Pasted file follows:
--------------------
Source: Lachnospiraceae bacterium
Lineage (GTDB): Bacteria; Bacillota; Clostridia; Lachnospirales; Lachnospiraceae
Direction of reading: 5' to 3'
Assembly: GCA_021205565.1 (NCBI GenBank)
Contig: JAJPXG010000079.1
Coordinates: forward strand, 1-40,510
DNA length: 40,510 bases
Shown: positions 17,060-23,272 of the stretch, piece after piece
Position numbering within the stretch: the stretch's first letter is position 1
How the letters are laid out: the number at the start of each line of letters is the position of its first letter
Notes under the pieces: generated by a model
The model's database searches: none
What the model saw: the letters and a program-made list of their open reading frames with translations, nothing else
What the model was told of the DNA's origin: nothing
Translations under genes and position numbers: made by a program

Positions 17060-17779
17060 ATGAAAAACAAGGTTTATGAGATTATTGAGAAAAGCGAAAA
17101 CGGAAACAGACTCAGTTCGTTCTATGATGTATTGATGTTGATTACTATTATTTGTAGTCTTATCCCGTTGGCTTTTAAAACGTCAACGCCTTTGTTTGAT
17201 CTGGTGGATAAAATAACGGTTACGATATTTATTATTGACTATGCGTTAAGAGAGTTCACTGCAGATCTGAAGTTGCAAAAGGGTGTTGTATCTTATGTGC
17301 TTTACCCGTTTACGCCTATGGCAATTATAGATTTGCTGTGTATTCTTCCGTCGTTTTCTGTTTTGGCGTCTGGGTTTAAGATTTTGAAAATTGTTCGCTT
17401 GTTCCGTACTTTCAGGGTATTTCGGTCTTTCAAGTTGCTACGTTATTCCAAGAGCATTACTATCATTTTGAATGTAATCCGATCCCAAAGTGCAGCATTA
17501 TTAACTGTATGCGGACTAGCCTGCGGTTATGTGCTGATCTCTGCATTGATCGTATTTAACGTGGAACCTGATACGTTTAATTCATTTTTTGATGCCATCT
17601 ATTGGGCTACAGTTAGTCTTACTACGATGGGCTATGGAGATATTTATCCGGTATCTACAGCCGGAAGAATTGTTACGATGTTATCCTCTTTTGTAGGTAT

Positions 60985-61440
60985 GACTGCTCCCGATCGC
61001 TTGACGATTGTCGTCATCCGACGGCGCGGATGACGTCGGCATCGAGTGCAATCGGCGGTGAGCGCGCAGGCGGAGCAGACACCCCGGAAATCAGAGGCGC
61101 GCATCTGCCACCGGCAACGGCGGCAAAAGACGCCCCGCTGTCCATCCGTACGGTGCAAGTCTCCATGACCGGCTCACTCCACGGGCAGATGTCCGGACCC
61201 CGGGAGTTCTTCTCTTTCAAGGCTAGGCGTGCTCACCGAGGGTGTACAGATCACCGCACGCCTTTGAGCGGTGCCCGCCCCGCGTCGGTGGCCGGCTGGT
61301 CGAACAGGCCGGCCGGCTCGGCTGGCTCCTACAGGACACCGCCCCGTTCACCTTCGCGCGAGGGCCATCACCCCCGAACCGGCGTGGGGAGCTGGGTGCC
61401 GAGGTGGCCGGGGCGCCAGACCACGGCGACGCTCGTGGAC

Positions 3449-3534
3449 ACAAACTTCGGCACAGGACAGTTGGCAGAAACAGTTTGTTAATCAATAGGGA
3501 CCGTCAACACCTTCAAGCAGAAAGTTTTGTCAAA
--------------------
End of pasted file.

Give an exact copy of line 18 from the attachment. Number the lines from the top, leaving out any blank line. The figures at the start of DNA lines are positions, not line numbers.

17101 CGGAAACAGACTCAGTTCGTTCTATGATGTATTGATGTTGATTACTATTATTTGTAGTCTTATCCCGTTGGCTTTTAAAACGTCAACGCCTTTGTTTGAT